Dilation: Childbirth does not happen the way it does in movies. Movies and TV series’ can only fit in so much in one go. On TV the mom’s water breaks, she starts screaming hysterically, then she pushes like mad a couple of times, swears at her husband, the doctor and the universe, and then the baby arrives. That is not how it happens in real life. In real life, your water might not even break. You might just get to the hospital in serious pain, but in order for you to be booked in, your labour has to be confirmed. And in order for it to be confirmed, a nurse or a midwife will stick their fingers in your cookie jar to check the dilation of your cervix. A dilating cervix means how open your cervix is to make way for your baby to come out. The contractions we feel during labour is directly caused by the cervix opening up/dilating. A mother has to be 10 cm dilated in order to be ready to have a baby. I personally was 4 cm dilated when I got to the hospital. The midwife would come in regularly to check how far the dilation is. This means that someone will keep putting their hands in the cookie jar until complete dilation is complete. Labour happens in stages, and this is directly linked to how dilated the cervix is.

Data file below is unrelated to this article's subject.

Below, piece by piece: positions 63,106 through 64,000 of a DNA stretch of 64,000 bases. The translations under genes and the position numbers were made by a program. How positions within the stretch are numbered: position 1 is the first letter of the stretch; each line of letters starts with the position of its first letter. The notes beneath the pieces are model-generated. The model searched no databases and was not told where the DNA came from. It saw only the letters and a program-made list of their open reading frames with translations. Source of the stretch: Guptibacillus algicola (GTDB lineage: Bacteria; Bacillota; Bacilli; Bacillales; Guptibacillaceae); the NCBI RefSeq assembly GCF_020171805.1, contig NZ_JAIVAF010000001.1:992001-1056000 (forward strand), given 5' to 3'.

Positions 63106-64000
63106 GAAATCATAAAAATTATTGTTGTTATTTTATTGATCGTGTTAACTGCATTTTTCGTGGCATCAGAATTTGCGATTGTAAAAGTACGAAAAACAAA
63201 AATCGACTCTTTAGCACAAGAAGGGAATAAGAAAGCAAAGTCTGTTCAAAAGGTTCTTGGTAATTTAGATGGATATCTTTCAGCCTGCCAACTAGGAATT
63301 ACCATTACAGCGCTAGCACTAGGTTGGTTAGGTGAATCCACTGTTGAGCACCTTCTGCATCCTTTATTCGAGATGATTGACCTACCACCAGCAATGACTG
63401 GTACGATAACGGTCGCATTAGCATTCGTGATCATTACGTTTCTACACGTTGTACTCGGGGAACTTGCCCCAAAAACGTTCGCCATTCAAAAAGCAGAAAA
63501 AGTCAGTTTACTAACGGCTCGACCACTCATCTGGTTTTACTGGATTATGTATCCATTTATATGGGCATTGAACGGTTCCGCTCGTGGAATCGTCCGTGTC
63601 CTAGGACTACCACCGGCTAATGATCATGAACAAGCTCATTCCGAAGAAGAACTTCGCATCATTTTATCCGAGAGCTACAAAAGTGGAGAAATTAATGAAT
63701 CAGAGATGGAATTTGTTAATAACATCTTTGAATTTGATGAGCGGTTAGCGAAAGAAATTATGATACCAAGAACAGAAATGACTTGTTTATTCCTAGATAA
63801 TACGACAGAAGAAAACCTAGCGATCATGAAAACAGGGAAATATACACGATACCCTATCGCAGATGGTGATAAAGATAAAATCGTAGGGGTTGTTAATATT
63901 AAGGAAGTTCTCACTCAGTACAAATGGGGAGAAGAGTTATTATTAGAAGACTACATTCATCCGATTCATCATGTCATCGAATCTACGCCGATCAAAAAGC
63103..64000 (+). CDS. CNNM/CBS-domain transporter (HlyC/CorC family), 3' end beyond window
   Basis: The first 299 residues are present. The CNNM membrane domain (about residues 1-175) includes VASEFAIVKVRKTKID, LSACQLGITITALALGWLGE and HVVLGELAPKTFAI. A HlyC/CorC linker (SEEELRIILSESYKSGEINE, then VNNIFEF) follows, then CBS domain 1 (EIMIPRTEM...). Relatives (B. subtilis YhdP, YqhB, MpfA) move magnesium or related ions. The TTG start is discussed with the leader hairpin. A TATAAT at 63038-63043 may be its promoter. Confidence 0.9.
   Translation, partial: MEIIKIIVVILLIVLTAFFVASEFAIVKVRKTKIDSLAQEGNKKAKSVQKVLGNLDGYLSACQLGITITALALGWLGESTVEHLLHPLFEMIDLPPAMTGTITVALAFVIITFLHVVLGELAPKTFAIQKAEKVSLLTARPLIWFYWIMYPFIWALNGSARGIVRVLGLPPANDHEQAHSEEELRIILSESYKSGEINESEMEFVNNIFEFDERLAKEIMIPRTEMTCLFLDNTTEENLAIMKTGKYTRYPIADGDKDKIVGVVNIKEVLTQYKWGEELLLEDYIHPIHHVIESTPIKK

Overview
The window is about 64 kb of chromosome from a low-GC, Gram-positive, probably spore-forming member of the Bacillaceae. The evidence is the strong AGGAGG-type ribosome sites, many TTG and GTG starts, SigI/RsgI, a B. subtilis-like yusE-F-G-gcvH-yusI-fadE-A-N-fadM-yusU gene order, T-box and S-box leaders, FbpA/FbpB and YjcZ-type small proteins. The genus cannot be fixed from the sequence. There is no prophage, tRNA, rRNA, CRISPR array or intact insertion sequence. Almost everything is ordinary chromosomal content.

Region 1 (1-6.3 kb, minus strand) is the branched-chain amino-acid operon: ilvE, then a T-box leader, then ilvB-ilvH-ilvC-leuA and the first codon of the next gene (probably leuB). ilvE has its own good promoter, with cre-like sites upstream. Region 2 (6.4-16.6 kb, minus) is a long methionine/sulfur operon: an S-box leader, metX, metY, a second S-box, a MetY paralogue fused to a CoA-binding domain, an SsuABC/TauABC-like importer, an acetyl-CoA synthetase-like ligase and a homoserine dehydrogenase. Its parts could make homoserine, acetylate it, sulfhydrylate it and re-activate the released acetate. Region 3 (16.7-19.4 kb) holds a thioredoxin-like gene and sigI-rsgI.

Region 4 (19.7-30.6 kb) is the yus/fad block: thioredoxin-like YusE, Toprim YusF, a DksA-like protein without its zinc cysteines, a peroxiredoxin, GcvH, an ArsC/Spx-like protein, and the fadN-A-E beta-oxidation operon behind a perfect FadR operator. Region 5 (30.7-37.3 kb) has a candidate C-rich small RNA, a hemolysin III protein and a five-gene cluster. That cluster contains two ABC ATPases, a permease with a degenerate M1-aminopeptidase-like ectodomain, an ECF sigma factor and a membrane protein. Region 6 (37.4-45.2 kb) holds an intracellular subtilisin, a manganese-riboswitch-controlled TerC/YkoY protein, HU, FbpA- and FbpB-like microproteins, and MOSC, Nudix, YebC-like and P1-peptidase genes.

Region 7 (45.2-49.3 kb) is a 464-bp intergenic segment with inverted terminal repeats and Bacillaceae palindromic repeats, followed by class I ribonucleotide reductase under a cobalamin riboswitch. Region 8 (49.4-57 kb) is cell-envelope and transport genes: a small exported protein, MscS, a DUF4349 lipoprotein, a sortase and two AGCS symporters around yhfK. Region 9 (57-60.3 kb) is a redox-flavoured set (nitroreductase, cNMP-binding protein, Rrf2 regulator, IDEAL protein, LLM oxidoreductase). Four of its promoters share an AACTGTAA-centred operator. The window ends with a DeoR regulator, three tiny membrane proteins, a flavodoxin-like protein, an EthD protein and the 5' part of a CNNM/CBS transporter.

Latent phase- 0-3 cm dilated
Active labour- 4-7 cm dilated
Transition phase-8-10 cm dilated
Full dilation-10 cm dilated
After the cervix has been fully dilated, the baby will be ready to be delivered. This ladies, is not the most comfortable of situations. If I had the option of skipping it, I would. Unfortunately, we don’t, so along with the discomfort of experiencing labour pains, we also have to deal with the discomfort of fingers being stuck in places that they don’t belong 🙂
Placenta delivery: We have all heard that once you deliver the baby you are home free. Well, not really. My pains were completely gone after Tshimo made it out. Then, the midwife delivered some disappointing news. She had to administer oxytocin, a hormone that is produced in the hypothalamus for the purpose of producing contractions. This would induce more labour pains so that my body can get rid of the placenta. After delivering the placenta, the midwife put her hand into my vagina to make sure that the placenta was completely out. I just pushed out an entire human being, can I not have anything going in there for a while?